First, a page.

Some critics of Hillary Clinton are foaming at the mouth over her pledge not to deploy conventional ground troops to solve the civil wars in Iraq and Syria. Her campaign has made clear that she was not calling for the withdrawal of the non-combat forces in both countries. As Clinton noted at the Commander-in-Chief forum, these forces are helping to coordinate the fight against the Islamic State in Iraq and Syria (ISIS) and supporting our partner forces. Instead, Clinton was advocating against another ground war. Yet that seems to be precisely what some of her critics want. Marc Thiessen typified this point of view when he pined for the types of military interventions that characterized George W. Bush’s first term and suggested that anything less would embolden ISIS, al-Qaeda, and their ilk. Donald Trump, who loves talking tough, but has offered only vague and conflicting policies to combat ISIS, wasted little time promoting this criticism on his campaign website.
As someone who has spent almost a decade studying jihadist groups I’m all for well-informed debates over how to best use our military to combat groups like ISIS and whether it makes sense to rule out deploying conventional forces. Unfortunately, the line of criticism that the United States must deploy these forces in order to “show strength” lest terrorists become more “emboldened” to attack us mischaracterizes the current states of affairs in Iraq and Syria, exhibits an overly rosy sense of history, and illustrates a poor grasp of the current terrorist threat and the many tools needed to address it.
The United States is already contributing more troops than any other country in the anti-ISIS coalition. The fact that these forces are not engaged in combat does not mean that they are not playing a vital role in combating terrorists. Furthermore, air power has its limits, especially in terms of addressing the conditions that enable jihadists to flourish. But airstrikes from manned and unmanned aircraft have played a crucial role in supporting partners on the ground who have retaken almost half of ISIS-held territory. They have also been used to withering effect to degrade ISIS and target its financial stores.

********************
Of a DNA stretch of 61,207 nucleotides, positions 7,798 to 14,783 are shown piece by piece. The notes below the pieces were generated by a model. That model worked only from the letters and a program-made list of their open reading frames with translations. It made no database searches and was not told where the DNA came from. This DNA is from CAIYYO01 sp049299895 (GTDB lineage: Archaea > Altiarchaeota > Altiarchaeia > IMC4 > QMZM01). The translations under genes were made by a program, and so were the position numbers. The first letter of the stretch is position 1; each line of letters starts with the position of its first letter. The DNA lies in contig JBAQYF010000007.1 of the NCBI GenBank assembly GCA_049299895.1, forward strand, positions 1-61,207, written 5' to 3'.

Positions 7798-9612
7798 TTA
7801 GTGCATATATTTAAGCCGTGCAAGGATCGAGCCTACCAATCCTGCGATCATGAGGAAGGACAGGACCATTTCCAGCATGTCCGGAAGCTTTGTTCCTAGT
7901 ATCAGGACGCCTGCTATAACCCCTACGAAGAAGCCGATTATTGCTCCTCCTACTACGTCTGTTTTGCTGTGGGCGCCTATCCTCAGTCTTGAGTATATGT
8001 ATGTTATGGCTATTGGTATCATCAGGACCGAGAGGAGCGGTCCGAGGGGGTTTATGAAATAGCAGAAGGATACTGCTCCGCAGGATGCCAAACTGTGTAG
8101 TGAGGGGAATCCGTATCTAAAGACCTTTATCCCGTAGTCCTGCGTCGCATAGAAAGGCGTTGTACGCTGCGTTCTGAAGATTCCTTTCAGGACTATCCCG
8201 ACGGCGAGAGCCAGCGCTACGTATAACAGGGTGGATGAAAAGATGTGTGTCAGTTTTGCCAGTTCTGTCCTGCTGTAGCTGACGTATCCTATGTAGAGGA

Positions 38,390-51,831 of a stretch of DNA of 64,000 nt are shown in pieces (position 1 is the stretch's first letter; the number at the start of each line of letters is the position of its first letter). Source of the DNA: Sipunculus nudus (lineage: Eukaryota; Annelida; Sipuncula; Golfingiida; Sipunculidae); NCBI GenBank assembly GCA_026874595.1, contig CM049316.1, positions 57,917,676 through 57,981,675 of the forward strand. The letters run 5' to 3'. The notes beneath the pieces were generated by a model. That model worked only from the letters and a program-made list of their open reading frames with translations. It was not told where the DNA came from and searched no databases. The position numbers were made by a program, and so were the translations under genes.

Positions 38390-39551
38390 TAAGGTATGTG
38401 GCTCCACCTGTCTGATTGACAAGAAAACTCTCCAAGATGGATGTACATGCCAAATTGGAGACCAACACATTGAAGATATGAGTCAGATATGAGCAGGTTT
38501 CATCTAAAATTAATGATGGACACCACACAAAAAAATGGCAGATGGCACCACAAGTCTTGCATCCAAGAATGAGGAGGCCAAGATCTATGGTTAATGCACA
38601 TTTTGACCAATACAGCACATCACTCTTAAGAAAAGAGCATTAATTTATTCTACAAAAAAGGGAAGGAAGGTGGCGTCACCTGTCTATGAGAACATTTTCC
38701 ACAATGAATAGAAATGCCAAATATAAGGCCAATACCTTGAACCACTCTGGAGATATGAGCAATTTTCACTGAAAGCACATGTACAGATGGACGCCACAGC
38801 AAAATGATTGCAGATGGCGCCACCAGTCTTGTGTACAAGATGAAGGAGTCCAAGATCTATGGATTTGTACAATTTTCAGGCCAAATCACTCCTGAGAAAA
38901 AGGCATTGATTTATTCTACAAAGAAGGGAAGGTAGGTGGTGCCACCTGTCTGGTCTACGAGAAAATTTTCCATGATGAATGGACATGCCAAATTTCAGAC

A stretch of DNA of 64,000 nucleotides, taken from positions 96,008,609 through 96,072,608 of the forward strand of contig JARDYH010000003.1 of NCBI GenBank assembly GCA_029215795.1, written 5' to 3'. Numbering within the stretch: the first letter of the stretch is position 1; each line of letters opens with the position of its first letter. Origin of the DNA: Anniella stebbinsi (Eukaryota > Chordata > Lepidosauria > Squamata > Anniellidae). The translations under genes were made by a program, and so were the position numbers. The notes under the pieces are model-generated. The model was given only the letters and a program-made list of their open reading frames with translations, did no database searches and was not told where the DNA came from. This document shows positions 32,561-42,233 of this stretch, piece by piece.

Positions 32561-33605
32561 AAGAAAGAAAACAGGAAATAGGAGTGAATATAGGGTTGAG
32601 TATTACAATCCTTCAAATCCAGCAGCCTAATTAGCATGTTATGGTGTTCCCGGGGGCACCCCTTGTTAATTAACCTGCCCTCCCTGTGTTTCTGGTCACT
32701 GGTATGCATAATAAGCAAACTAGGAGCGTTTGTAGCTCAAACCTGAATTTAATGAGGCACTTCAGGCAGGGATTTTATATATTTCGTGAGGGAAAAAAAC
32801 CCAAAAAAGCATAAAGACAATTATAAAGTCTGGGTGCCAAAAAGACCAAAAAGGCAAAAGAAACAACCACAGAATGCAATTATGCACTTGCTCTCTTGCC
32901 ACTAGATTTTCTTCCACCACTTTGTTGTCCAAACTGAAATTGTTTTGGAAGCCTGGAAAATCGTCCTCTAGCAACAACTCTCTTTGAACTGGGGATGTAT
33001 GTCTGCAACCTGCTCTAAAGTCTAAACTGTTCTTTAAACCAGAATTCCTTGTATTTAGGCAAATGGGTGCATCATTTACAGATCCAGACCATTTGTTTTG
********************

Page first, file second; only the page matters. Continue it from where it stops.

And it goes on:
As ISIS has lost territory, its affiliates and international networks have become more important. It is difficult to see how sending conventional ground forces en masse into Iraq or Syria would reduce the threats coming from place like Libya, Yemen, or the Sinai Peninsula in Egypt.
What’s really needed to counter these threats is greater international coordination. That includes more intelligence cooperation to eliminate key nodes in these networks, deal with threats from returning foreign fighters, and target terrorist financing. Additional focus is also needed on promoting security sector reform in partner nations and on equipping their security services with the tools to execute intelligence-led operations to arrest or eliminate jihadists. Presidents Bush and Obama understood this. Hillary Clinton does too judging by her calls for focusing more on the global terrorist infrastructure that enables attacks and an intelligence surge to help disrupt and dismantle global jihadist networks.
The military has a role to play, but it is mainly by special operations forces continuing to advise and assist partner nations and executing targeted direct action operations. It was President Bush who began relying more heavily on air power in the form of drone strikes during his second term as a way to work around partners unwilling or unable to take the fight to the enemy. President Obama built on this practice. These strikes have eliminated high-value targets and sown disarray in al-Qaeda and ISIS. In documents recovered during the raid that killed Osama bin Laden in Pakistan, al-Qaeda members bemoan the immense toll drone strikes took on their organization.
Finally, the main threat to the homeland comes from the radicalization of individuals already living here. Deploying a large number of U.S. troops in a Muslim country would almost invariably inspire more homegrown terrorism. Bush and Obama recognized the need to work with local Muslim communities to counter radicalization. That’s something Hillary Clinton also understands and judging by his incendiary anti-Muslim rhetoric Donald Trump does not.
This is a long game. Jihadist terrorism will not end even if ISIS is pushed back or more of its leaders are killed. History has shown that major troop deployments are neither sustainable nor effective when it comes to fighting jihadist groups. There are many things to be frustrated about in this election season, but for long-time observers of the Middle East and counter-terrorism, it is especially dispiriting to see discredited arguments trotted out to score political points. As we debate whether and when our next Commander-in-Chief should send troops into harm’s way, let’s dispense with the tough-sounding rhetoric and focus on how to actually keep Americans safe.